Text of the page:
June 13, 2014 —
Spoiler alert: The butler did it. Calm down… just kidding! It would be unkind to give away the ending of the murder mystery now playing at the Forestburgh Playhouse, and since it’s a whodunit as only Agatha Christie can write, even the best amateur sleuth will have a hard time unraveling the labyrinth of clues doled out during this two-act frothy English confection that is presented with the style and verve that Christie deserves. Penned by the author of 66 crime novels, Christie’s “Murder” might be one of her lesser known works, which is in our favor, and the story was unknown to me, which kept me guessing along with the packed house in Forestburgh the other night as the curtain went up on the first offering of the season at the playhouse.
Christie holds the Guinness World Record for being the best-selling novelist of all time, and her play “Mousetrap” still stands as the longest running play. Ever. Little wonder then, that her plays are performed all over the world and that her fan base continues to grow with each new generation. Whether one is an ardent fan or new to the genre, this production is sure to please… with a more-than-able cast of colorful characters. Under the deft guidance of director Trent Blanton, the company of actors hits the stage running with great pacing and fully realized characterization, making each role stand out, while supporting the others throughout. While truly an ensemble piece, this quick-witted puzzler has some stand-out performances, and virtually none that disappoint. Marissa Girgus, (Julia) Aaron Miller (Patrick) and Ellen Pavloff (Bunny) really get the ball running with their well-drawn interpretations of the extended family of matriarch Leticia Blacklock, played with humorous, mysterious intensity by the extremely talented Sandy York, who captured my attention from her first line and held me firmly in her grasp until the curtain fell. Assisted by the comic genius of the hilarious Rebecca Simon, (Mitzi) York literally holds court over the rest of the cast, all of whom were at the top of their game. Chiara Trentalange, Sandy Stalter, Tommy Betz, Hunter Brown and Kyle Kemph supported York and company with panache, while I breathlessly waited for one of Christie’s most beloved characters to make her way onto the stage—Miss Marple. Portrayed by a myriad of famous actresses over the years, Miss Marple is a lot to live up to and actress Carolann Page won me over instantly with her own brand of quirky, lovable, faux-befuddled antics that have made the character so popular over the years.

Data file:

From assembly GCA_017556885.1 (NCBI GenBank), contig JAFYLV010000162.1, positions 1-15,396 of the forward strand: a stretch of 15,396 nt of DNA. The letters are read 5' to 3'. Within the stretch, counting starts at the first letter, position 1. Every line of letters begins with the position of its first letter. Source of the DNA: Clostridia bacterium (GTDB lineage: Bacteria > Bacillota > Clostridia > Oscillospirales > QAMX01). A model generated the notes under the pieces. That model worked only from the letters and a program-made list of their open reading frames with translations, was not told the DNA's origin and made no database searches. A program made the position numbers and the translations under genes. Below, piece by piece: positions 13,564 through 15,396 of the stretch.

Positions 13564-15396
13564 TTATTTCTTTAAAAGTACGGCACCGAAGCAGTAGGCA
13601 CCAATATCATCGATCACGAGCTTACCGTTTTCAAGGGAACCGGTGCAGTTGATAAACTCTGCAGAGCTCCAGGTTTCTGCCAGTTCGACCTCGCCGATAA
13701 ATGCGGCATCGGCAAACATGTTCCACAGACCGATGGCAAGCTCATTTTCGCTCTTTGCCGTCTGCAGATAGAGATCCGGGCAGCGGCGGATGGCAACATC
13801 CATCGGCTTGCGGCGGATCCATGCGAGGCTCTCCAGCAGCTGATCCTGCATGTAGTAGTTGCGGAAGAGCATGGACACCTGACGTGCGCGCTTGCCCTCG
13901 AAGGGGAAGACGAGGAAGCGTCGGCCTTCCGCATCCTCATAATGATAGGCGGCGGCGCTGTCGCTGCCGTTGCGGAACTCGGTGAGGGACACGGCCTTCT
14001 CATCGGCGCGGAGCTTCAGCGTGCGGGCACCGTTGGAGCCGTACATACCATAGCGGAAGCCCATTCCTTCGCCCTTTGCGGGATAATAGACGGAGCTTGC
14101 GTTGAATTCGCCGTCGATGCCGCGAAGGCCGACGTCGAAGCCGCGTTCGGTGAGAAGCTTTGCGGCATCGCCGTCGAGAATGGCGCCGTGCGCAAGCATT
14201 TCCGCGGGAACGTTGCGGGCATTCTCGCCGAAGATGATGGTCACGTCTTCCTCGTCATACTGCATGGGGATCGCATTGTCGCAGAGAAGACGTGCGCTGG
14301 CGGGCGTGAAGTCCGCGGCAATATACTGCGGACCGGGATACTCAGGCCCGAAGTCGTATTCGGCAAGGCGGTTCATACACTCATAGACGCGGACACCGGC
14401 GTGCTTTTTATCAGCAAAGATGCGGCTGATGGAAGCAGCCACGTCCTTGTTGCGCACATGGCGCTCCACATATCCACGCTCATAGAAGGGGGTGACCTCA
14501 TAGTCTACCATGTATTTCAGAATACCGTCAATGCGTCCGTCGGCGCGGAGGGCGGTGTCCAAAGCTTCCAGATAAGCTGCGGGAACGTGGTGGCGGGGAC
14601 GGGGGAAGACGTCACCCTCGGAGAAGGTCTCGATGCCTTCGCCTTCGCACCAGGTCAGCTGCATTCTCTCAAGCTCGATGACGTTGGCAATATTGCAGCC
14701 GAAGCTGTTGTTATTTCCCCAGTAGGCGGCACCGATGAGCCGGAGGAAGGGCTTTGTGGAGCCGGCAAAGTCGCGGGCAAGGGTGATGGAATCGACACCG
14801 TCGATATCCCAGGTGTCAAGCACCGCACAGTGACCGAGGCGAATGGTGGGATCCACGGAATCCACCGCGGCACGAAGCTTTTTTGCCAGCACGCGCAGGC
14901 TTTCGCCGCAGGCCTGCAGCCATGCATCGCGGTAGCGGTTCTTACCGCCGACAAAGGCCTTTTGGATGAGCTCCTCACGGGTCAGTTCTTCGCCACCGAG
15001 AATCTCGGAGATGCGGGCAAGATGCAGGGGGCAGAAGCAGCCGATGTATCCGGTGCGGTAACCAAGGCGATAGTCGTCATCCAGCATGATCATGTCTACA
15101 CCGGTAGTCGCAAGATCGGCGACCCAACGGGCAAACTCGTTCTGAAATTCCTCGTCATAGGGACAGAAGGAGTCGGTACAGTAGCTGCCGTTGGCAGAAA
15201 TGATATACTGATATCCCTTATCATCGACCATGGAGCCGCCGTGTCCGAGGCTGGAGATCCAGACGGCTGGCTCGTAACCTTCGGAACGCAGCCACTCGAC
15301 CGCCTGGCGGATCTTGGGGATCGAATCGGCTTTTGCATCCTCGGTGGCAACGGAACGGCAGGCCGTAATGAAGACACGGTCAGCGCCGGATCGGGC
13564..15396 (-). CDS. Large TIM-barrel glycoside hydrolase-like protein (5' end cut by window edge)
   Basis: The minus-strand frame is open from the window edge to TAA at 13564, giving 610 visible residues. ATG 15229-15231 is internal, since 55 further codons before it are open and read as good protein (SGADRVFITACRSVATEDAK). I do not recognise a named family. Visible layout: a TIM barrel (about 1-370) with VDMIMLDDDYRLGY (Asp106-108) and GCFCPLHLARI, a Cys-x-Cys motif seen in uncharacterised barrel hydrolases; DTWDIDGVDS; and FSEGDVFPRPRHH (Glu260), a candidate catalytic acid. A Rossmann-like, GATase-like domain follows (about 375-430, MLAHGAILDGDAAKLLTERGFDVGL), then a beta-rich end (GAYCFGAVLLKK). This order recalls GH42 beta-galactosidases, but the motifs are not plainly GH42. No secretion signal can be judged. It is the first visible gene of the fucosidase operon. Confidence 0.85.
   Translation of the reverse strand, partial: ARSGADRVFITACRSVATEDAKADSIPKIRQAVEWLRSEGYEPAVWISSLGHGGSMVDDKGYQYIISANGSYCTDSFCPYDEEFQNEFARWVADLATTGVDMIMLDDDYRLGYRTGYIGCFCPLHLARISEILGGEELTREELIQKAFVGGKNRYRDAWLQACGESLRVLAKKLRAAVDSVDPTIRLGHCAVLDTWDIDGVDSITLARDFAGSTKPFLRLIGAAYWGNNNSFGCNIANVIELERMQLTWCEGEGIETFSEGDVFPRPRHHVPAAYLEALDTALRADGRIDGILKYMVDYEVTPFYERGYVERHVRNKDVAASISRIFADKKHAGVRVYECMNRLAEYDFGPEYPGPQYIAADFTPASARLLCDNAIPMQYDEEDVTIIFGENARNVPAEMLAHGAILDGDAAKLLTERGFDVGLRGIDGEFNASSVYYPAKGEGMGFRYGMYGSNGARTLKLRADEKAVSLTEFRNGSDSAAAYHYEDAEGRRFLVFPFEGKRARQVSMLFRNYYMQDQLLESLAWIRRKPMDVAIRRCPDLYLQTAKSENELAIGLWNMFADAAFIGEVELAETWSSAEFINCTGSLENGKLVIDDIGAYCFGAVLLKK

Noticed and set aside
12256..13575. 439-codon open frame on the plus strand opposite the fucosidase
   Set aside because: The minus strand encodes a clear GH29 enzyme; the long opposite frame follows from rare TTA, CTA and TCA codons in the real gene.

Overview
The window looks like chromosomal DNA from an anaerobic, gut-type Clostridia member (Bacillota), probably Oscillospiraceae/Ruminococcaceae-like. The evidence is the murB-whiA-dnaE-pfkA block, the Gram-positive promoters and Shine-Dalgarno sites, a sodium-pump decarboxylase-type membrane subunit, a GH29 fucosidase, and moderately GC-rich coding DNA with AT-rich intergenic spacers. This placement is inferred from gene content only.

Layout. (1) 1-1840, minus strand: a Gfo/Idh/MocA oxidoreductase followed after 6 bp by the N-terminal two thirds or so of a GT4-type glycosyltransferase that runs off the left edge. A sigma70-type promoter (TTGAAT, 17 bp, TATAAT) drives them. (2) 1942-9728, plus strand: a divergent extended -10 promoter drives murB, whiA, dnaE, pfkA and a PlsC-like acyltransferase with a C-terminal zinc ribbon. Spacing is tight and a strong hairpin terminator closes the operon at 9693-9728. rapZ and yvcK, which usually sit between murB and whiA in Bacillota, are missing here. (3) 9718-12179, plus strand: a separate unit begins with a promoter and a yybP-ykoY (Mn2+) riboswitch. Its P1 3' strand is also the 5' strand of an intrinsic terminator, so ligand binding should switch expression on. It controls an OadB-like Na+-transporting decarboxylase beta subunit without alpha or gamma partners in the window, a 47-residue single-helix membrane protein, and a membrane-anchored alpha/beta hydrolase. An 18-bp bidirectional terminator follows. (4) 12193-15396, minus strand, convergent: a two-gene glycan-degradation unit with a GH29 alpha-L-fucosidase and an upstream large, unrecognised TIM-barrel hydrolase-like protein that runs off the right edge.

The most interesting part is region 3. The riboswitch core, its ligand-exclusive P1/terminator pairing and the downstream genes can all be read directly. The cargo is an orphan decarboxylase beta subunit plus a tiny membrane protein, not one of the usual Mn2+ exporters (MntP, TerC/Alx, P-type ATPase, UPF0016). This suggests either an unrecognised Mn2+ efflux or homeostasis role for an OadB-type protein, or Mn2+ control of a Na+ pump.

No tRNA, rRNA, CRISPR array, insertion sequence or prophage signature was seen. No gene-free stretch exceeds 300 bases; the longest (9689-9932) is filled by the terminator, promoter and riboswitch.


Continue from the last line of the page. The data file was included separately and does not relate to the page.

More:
Familiar enough with Agatha Christie, I knew to keep a sharp eye on Marple, in order to help me dissect the clues, which are all there for the keen observer to note, yet I was befuddled myself while watching Inspector Craddock (Chris Van Cleave) interrogate the suspects. Van Cleave seemed to be channeling Sean Connery as he commanded the stage, and as usual- the inspector eventually has to rely on Miss Marple and her prowess at getting to the truth. The pair was amusing and entertaining, like everyone else on the stage, which was enhanced by particularly nice scenic and lighting design by Ashleigh Poteat and Mark Stater, respectively. With so many characters careening around the attractive set, it’s important to note that the staging itself was never static, never boring, and all of the actors moved with purpose and alacrity as the plot moved along, keeping me interested and determined to figure out who actually done it, which never occurred. As the audience buzzed about their suspicions, I joined in the conversation and realized that this piece is truly what “interactive” theatre should be, since we were all engaged in trying to solve the crime before the final curtain fell. Delighted to have been deceived all along, I left the Forestburgh Playhouse excited about the next offering—“My Fair Lady,” opening next week. There’s still time to test your detective skills, so put on your thinking cap and catch the entertaining “A Murder is Announced” before Eliza Doolittle comes to town.
For reservations and information, visit www.FBPLayhouse.org  or call 845-794-1194